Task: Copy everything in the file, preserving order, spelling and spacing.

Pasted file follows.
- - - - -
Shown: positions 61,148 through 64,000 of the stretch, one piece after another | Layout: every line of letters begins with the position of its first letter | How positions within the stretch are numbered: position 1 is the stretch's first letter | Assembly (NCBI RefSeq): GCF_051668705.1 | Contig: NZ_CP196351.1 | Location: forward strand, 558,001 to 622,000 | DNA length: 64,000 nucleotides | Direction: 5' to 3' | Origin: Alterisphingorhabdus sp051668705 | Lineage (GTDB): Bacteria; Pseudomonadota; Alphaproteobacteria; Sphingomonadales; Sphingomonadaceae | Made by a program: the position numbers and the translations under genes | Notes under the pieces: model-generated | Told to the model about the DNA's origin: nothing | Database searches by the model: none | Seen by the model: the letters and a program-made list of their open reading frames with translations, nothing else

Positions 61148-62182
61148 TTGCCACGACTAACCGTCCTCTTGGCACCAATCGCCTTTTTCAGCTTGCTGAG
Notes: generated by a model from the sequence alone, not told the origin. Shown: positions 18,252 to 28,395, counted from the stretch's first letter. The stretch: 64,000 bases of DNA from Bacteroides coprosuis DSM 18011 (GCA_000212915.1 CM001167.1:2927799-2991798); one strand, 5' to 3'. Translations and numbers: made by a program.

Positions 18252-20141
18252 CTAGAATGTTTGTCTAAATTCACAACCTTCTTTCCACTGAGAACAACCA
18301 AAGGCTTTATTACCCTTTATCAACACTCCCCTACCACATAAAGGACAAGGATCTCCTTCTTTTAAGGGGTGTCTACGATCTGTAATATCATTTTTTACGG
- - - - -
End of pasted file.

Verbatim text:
Shown: positions 61,148 through 64,000 of the stretch, one piece after another | Layout: every line of letters begins with the position of its first letter | How positions within the stretch are numbered: position 1 is the stretch's first letter | Assembly (NCBI RefSeq): GCF_051668705.1 | Contig: NZ_CP196351.1 | Location: forward strand, 558,001 to 622,000 | DNA length: 64,000 nucleotides | Direction: 5' to 3' | Origin: Alterisphingorhabdus sp051668705 | Lineage (GTDB): Bacteria; Pseudomonadota; Alphaproteobacteria; Sphingomonadales; Sphingomonadaceae | Made by a program: the position numbers and the translations under genes | Notes under the pieces: model-generated | Told to the model about the DNA's origin: nothing | Database searches by the model: none | Seen by the model: the letters and a program-made list of their open reading frames with translations, nothing else

Positions 61148-62182
61148 TTGCCACGACTAACCGTCCTCTTGGCACCAATCGCCTTTTTCAGCTTGCTGAG
Notes: generated by a model from the sequence alone, not told the origin. Shown: positions 18,252 to 28,395, counted from the stretch's first letter. The stretch: 64,000 bases of DNA from Bacteroides coprosuis DSM 18011 (GCA_000212915.1 CM001167.1:2927799-2991798); one strand, 5' to 3'. Translations and numbers: made by a program.

Positions 18252-20141
18252 CTAGAATGTTTGTCTAAATTCACAACCTTCTTTCCACTGAGAACAACCA
18301 AAGGCTTTATTACCCTTTATCAACACTCCCCTACCACATAAAGGACAAGGATCTCCTTCTTTTAAGGGGTGTCTACGATCTGTAATATCATTTTTTACGG